As we said earlier purchase 20mg adalat mastercard, these diseases are associated with overcrowding and insanitary conditions in other words cheap 30 mg adalat amex, they are associated with poverty. They are best prevented by addressing the underlying socioeconomic circumstances that promote louse infestation: overcrowding, poverty, homelessness and population displacement. However, you should also educate people in your community to take the following preventive actions:. Change clothes and bedding at frequent intervals to reduce the number of body lice. Treat louse-infested clothes and bedding with chemicals to kill the lice and their eggs (this is called delousing). In infested situations like those in refugee camps, clothes and bedding should be deloused by trained personnel with appropriate insecticides, such as 0. Treating clothing with liquid permethrin can provide long-term protection against louse infestation. Note that close contact with patients should be avoided and delousing of the patient s clothes and bedding should be done immediately, to prevent transmission of infected body lice from the patient to healthy people including the health workers who are caring for them. If there is an outbreak of relapsing fever or typhus, the spread of infection can be controlled by active case nding and effective treatment of infected persons and their close contacts with the correct antibiotics. Early treatment controls the spread of infection by reducing the reservoir of bacteria in the local population. In the next study session, we complete the discussion of vector-borne diseases by describing four that are of signicant public health importance in Ethiopia. They are vector-borne febrile illnesses caused by bacteria and transmitted by the human body louse. What educational messages do you give the families in that village and what is your health education aiming to prevent? A It is possible to distinguish between relapsing fever and typhus at Health Post level by identifying differences in their symptoms. C Treatment with the correct antibiotics is sufcient to control epidemics caused by relapsing fever or typhus. D The correct antibiotics can effectively treat relapsing fever and typhus if the patient is referred immediately. E Health workers should protect themselves from developing relapsing fever or typhus by avoiding close contact with patients with these diseases. A better understanding of these diseases will help you to identify patients and refer them quickly to a health centre or hospital for specialist treatment. You will also learn about the health education messages that you need to communicate to members of your community, so they can reduce their exposure to the vectors of these diseases and apply appropriate prevention measures. As you will see in this study session, prevention of all of these diseases includes controlling the vectors with chemicals and/or environmental management, using personal protective clothing or bed nets to reduce exposure to the vectors, and rapid case detection and referral for treatment. Early treatment prevents serious complications and can save lives, and it also reduces the reservoir of infectious agents in the human population. Learning Outcomes for Study Session 37 When you have studied this session, you should be able to: 37. In some described as chronic because the symptoms develop gradually, places, the disease is known by its alternative name bilharzia. Approximately 200,000 people die every year in Africa as a result of the complications caused by these parasites. Rural communities living near water bodies such as rivers, lakes and dams may be highly affected by the disease, because the worms have a complex lifecycle in which they spend part of their development living in freshwater snails. First, as a Health Extension Practitioner, you need to know where the disease is common in Ethiopia. Schistosoma mansoni is widespread in several parts of Ethiopia, usually at an altitude of between 1,200 to 2,000 metres above sea level. In many of these locations, more than 60% of schoolchildren are infected with Schistosoma mansoni. A high burden of the disease in children has severe adverse effects on their growth and performance at school. Washing, swimming or standing in infected water exposes people to the risk of infection with Schistosoma parasites. The major reservoirs of Schistosoma parasites are infected humans (the primary hosts) and freshwater snails (the intermediate hosts). The eggs pass out into the water in either the faeces or urine, to continue the infection cycle. The immune reaction causes an acute inammation around the eggs, which can lead to chronic symptoms (see Box 37.
Cephalosporins provide good clearance of nasal carriage in the patient generic adalat 20 mg on line, but penicillins do not cheap adalat 20mg with amex. Poor givenstill demonstrates the causative organism in many prognostic markers include hypotension, confusion and cases. Abroad-spectrum antibiotic such as a cephalosporin at high doses is initially recommended due to the increasing emergence of penicillin-resistant strepto- Viral meningitis cocci. Once cultures and sensitivities are available, the course and choice of agent can be determined Denition (ceftriaxone/cefotaxime for Haemophilus inuenzae Acute viral infection of the meninges is the most com- andStreptococcuspneumoniae,penicillinforN. Aetiology Pathophysiology Mayarise as a complication of miliary tuberculosis or In viralmeningitis there is a predominantly lymphoid in primary or post primary infections. Ifatuberculous focus develops in the brain, meninges or Rash, upper respiratory symptoms and occasionally di- skull and ruptures into the subarachnoid space, a hyper- arrhoeamaybepresent. This inammation can directly involve the cranial are absent in recurrent infections. Clinical features Culture is possible, but rarely useful clinically as it The onset is usually insidious over days or weeks, al- takes up to 2 weeks. Focal neurology may develop If bacterial meningitis is suspected, broad-spectrum an- at this time including cranial nerve signs and hemi- tibiotics must be given without delay. Macroscopy/microscopy The subarachnoid space is lled with a viscous green exudate, the meninges are thickened and tubercles and Tuberculous meningitis chronic inammation may be seen in the brain and on Denition the meninges. Treatment Metastatic carcinoma and should be initiated on clinical suspicion, before conr- adenocarcinomas mation, as deterioration can occur within days, and even Auto-immune/ Systemic lupus erythematosus Inammatory Behcet s disease when treated mortality is as high as 15 40%. Sarcoid Corticosteroids have been shown to reduce vascular Drugs Particularly nonsteroidal complications, and improve survival and neurological anti-inammatory drugs function. If it is not clear whether the process is bacterial or vi- Aetiology ral, antibiotics may be given empirically whilst awaiting The differential diagnosis for these cases of aseptic further investigation. Acute viral encephalitis Investigations/management In many cases of aseptic meningitis, the diagnosis is of Denition aself-limiting, benign viral meningitis. However, it is Inammation of the brain parenchyma caused by important to consider these other causes, particularly if viruses. Around the world, arthropod- In all cases except herpes simplex encephalitis there is borne viruses cause epidemics and rabies causes an no effective treatment apart from supportive manage- almost invariably fatal encephalitis. Sus- pected cases of herpes encephalitis are treated urgently Pathophysiology with high dose i. Inammation affects the meninges and parenchyma causing oedema and hence Prognosis raised intracranial pressure, diffuse and focal neurolog- Herpes simplex encephalitis has a mortality of 20% de- ical dysfunction. Seizures (par- ticularly temporal lobe seizures) are also a presenting Tetanus feature. Denition Tetanus is a toxin mediated condition causing muscle Macroscopy/microscopy spasms following a wound infection. The meninges are hyperaemic, the brain is swollen, sometimes with evidence of petechial haemorrhage and necrosis. There is cufng of blood vessels by mononu- Aetiology clear cells and viral inclusion bodies may be seen. Clostridium tetani (the causative organism), an anaero- bic spore forming bacillus, originates from the faeces of domestic animals. Tracheostomy and ventilatory support may r Generalisedtetanusisthemostcommonpresentation, be necessary for severe laryngeal spasm. The Childrenareroutinelyvaccinatedagainsttetanusfrom facial muscles may contort to cause a typical expres- age 2 months. Any sensory stimulation such asnoiseresultsingeneralisedmusclespasmsincluding Poliomyelitis arching of the back (opisthotonos). Spasms of the lar- ynx can impede respiration, and autonomic dysfunc- Denition tion causes arrhythmias, sweating and a labile blood Infection of a susceptible individual with poliovirus type pressure. Geography Acute poliomyelitis has been eradicated in developed Complications countries, apart from rare cases due to the live, atten- Muscle spasms may lead to injury, in severe cases res- uated oral polio vaccine. Thevirusisneurotropic,withpropensityfortheanterior r A booster dose with tetanus toxoid (which is an in- horn cells of the spinal cord and cranial nerve motor activated toxin which induces active immunisation), neurones. The virus enters via the gastrointestinal tract, or course of three injections, should additionally be then migrates up peripheral nerves. Theincubationperiodis7 14days,anumberofpatterns Active tetanus:Patients should be nursed in a quiet, occur: dark area to reduce spasms. Surgical wound debride- r Subclinical infection occurs in 95% of infected indi- ment should be performed where indicated and intra- viduals. However, the immunoglobulin can only neu- r Paralytic poliomyelitis occurs in about 0.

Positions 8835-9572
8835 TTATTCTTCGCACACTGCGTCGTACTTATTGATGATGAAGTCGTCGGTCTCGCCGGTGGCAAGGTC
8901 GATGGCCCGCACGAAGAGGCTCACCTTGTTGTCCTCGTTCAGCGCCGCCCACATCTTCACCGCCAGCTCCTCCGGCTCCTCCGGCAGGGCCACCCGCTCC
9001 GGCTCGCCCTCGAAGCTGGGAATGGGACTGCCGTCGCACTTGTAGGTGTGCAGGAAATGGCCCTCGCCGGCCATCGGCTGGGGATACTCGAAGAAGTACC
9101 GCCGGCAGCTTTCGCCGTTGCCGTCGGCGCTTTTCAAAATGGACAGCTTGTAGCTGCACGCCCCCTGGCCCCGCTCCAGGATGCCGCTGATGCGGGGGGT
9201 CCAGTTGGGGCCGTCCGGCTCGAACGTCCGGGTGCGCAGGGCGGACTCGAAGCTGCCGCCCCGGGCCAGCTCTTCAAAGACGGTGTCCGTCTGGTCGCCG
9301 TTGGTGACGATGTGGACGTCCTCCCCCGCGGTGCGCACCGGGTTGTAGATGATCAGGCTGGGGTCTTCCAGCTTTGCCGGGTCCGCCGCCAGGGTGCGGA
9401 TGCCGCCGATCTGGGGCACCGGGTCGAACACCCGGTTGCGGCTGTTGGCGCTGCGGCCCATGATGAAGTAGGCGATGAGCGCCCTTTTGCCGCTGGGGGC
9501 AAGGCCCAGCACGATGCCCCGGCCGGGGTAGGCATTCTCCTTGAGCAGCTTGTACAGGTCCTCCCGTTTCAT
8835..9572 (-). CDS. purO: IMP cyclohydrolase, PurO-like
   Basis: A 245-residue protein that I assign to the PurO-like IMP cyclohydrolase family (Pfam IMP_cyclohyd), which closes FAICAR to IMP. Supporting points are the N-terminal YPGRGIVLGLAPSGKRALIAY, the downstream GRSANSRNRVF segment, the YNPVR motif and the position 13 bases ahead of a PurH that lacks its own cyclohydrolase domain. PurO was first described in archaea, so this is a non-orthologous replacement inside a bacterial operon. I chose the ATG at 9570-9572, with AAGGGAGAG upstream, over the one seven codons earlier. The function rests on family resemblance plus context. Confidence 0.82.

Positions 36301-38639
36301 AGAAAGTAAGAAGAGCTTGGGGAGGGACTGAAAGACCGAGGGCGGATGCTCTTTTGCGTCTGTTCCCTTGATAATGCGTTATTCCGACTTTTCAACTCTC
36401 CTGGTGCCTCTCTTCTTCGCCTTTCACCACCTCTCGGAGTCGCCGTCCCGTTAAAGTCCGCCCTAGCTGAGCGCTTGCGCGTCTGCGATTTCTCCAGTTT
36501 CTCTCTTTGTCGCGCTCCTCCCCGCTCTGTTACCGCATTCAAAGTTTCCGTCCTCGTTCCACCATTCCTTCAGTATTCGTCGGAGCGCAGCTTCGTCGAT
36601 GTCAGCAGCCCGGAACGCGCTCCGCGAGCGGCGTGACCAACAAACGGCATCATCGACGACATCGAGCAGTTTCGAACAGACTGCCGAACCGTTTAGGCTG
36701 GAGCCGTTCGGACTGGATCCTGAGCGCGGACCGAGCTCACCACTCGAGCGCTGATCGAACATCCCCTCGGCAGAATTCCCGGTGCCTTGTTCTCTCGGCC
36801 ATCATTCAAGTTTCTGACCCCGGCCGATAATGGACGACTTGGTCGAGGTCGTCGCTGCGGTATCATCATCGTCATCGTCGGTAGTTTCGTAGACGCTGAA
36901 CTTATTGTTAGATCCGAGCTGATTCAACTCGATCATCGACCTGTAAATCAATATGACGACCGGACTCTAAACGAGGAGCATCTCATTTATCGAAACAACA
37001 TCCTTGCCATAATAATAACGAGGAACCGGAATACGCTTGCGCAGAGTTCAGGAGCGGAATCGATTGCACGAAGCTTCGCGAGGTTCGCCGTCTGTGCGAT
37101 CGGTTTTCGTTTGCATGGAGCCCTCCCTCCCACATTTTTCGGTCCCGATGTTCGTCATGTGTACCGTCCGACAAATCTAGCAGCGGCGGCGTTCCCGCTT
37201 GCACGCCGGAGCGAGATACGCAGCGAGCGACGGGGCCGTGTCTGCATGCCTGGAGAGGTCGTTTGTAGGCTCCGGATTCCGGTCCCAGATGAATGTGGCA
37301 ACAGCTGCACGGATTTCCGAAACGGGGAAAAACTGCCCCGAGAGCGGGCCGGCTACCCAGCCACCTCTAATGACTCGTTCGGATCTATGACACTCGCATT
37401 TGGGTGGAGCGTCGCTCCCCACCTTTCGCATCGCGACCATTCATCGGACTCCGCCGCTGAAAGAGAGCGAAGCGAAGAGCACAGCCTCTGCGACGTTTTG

Minimal radiologic changes are common in many cases of sterile sinusitis as well as in asymptomatic individuals proven 20 mg adalat. Such information is essential for assessing the need for surgical intervention in the treatment of chronic sinusitis order 30 mg adalat fast delivery. A coronal section exhibits significant sinus disease on the left with a relatively normal appearance on the right. Complications In the age of antibiotics, severe life-threatening complications of acute sinusitis are relatively uncommon. However, the clinician must be able to recognize clinical manifestations of potentially fatal complications of sinusitis so that prompt medical and surgical treatments can be initiated in a timely fashion. Symptoms commonly associated with acute frontal sinusitis include frontal pain, local erythema and swelling, fever, and purulent nasal discharge. Serious complications of frontal sinusitis may be attributed to the proximity of the frontal sinus to the roof of the orbit and anterior cranial fossa. Osteomyelitis can result from acute frontal sinusitis and may present as a localized subperiosteal abscess (Pott puffy tumor). Sinus radiographs exhibit sclerotic changes in the bone contiguous to the frontal sinus. Intracranial complications of frontal sinusitis include extradural, subdural, and brain abscesses as well as meningitis and cavernous sinus thrombosis (57). Extension of inflammation into the orbit can result in unilateral orbital and periorbital swelling with cellulitis. This presentation can be distinguished from cavernous sinus thrombosis by the lack of focal cranial neurologic deficits, absence of retroorbital pain, and no meningeal signs. Affected patients usually respond to antibiotics, and surgical drainage is rarely necessary. Cavernous sinus thrombosis is a complication of acute or chronic sinusitis, which demands immediate diagnosis and treatment ( 57). The cavernous sinuses communicate with the venous channels draining the middle one third of the face. Cavernous sinus thrombosis often arises from a primary infection in the face or paranasal sinuses. Vital structures that course through the cavernous sinus include the internal carotid artery and the third, fourth, fifth, and sixth cranial nerves. Symptoms of venous outflow obstruction caused by cavernous sinus thrombosis include retinal engorgement, retrobulbar pain, and visual loss. Impingement of cranial nerves in the cavernous sinus can result in extraocular muscle paralysis and trigeminal sensory loss. If not treated promptly with high doses of parenteral antibiotics, septicemia and central nervous system involvement lead to a fatal outcome. Affected patients report occipital and retroorbital pain, or the pain distribution may be nonspecific. Because of the posterior location of the sphenoid sinus, diagnosis of sphenoiditis may be delayed until serious complications are recognized. It long has been recognized that chronic or recurrent sinusitis may exacerbate asthma. Successful prevention and treatment of chronic sinusitis can be effective in controlling patients with difficult or refractory asthma. Slavin ( 58) described a group of steroid-dependent asthmatics with sinusitis in whom sinus surgery (i. Asthma symptoms, steroid requirements, and nonspecific airway reactivity were reduced after surgery. The primary goal of treatment should be facilitation of drainage of affected sinuses and elimination of causative organisms. These data suggest that antibiotics are being used unnecessarily in many patients who could also have viral infections. Judicious use of antibiotics is essential, especially in light of increasing problems with antibiotic resistance. Oral decongestants alone or combined with antihistamines may diminish nasal mucosal edema and enhance sinus drainage. A 12-hour sustained-release oral preparation containing pseudoephedrine or phenylpropanolamine combined with antibiotics is recommended. Frequent nasal lavage with saline can be effective for improvement of sinus drainage. Intranasal glucocorticoids may be a useful adjunctive treatment for decreasing mucosal inflammation and edema. Antibiotics should be considered in those who fail the aforementioned drainage measures. For treating acute sinusitis, amoxicillin (250 500 mg three times daily) is still the antibiotic of choice.